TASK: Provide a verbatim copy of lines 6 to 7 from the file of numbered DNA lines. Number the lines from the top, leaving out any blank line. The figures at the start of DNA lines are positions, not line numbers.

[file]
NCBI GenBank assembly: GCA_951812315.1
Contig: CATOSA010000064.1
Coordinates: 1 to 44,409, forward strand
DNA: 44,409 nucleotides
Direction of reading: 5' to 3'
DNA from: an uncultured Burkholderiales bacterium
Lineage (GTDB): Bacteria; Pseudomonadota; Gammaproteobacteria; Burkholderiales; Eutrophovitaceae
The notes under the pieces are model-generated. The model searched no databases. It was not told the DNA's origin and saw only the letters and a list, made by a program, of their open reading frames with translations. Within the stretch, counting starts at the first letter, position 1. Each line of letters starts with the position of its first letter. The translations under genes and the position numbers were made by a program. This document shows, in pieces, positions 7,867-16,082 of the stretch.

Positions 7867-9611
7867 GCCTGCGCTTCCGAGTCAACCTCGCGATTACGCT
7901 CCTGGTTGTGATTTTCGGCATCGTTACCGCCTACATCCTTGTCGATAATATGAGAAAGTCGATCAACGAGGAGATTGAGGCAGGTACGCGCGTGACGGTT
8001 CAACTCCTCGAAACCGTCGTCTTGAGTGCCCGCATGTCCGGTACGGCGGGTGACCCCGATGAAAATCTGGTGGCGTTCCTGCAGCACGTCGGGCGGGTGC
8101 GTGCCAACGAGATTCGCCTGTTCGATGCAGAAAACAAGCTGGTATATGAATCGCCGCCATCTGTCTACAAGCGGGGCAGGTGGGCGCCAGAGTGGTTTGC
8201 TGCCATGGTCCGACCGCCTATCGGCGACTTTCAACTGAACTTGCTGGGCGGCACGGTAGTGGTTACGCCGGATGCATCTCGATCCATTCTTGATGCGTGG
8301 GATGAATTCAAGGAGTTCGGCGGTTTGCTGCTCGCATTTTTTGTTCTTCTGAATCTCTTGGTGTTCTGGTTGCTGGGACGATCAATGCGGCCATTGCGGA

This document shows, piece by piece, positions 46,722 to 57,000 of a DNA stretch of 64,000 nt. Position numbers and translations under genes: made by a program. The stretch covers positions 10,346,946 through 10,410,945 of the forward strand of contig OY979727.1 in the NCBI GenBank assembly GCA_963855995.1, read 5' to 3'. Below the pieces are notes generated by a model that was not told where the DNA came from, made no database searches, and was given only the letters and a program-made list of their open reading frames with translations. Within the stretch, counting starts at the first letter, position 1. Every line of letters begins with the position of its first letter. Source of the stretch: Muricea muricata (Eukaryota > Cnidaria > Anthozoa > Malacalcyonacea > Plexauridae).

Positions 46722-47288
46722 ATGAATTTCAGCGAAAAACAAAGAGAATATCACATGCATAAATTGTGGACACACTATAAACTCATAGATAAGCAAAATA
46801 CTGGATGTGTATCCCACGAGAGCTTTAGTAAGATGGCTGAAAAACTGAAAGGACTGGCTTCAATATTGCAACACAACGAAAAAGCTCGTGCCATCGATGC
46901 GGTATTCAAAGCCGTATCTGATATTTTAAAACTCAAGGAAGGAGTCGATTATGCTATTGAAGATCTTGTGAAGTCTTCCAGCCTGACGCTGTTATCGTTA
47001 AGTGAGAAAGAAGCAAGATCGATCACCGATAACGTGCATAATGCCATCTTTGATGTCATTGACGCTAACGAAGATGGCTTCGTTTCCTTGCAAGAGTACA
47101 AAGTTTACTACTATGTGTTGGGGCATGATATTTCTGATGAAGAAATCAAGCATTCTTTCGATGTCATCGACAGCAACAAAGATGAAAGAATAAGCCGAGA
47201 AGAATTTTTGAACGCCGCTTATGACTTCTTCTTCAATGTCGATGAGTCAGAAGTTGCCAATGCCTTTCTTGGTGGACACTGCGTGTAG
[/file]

DNA from: an uncultured Burkholderiales bacterium
Lineage (GTDB): Bacteria; Pseudomonadota; Gammaproteobacteria; Burkholderiales; Eutrophovitaceae